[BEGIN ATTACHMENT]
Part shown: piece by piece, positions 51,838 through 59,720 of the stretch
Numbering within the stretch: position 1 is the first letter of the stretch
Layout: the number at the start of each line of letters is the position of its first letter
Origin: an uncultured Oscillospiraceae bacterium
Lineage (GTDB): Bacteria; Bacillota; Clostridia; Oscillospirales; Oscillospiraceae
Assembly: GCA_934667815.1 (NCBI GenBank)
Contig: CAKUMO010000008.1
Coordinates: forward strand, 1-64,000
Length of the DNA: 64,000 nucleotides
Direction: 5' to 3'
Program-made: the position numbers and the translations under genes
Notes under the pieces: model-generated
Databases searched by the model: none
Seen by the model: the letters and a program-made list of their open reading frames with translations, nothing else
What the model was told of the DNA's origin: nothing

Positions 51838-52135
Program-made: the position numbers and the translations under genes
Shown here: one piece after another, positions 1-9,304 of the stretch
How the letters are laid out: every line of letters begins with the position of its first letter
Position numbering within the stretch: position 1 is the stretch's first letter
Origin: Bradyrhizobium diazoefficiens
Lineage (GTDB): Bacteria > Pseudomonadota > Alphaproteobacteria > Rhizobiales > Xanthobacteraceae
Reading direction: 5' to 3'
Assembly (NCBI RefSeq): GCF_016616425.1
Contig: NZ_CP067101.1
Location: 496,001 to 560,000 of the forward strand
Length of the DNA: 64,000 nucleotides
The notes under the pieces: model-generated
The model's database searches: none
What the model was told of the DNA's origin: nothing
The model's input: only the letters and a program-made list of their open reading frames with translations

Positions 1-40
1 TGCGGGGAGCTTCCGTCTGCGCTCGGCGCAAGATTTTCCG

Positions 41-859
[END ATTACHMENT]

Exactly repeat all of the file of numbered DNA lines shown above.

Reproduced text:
Part shown: piece by piece, positions 51,838 through 59,720 of the stretch
Numbering within the stretch: position 1 is the first letter of the stretch
Layout: the number at the start of each line of letters is the position of its first letter
Origin: an uncultured Oscillospiraceae bacterium
Lineage (GTDB): Bacteria; Bacillota; Clostridia; Oscillospirales; Oscillospiraceae
Assembly: GCA_934667815.1 (NCBI GenBank)
Contig: CAKUMO010000008.1
Coordinates: forward strand, 1-64,000
Length of the DNA: 64,000 nucleotides
Direction: 5' to 3'
Program-made: the position numbers and the translations under genes
Notes under the pieces: model-generated
Databases searched by the model: none
Seen by the model: the letters and a program-made list of their open reading frames with translations, nothing else
What the model was told of the DNA's origin: nothing

Positions 51838-52135
Program-made: the position numbers and the translations under genes
Shown here: one piece after another, positions 1-9,304 of the stretch
How the letters are laid out: every line of letters begins with the position of its first letter
Position numbering within the stretch: position 1 is the stretch's first letter
Origin: Bradyrhizobium diazoefficiens
Lineage (GTDB): Bacteria > Pseudomonadota > Alphaproteobacteria > Rhizobiales > Xanthobacteraceae
Reading direction: 5' to 3'
Assembly (NCBI RefSeq): GCF_016616425.1
Contig: NZ_CP067101.1
Location: 496,001 to 560,000 of the forward strand
Length of the DNA: 64,000 nucleotides
The notes under the pieces: model-generated
The model's database searches: none
What the model was told of the DNA's origin: nothing
The model's input: only the letters and a program-made list of their open reading frames with translations

Positions 1-40
1 TGCGGGGAGCTTCCGTCTGCGCTCGGCGCAAGATTTTCCG

Positions 41-859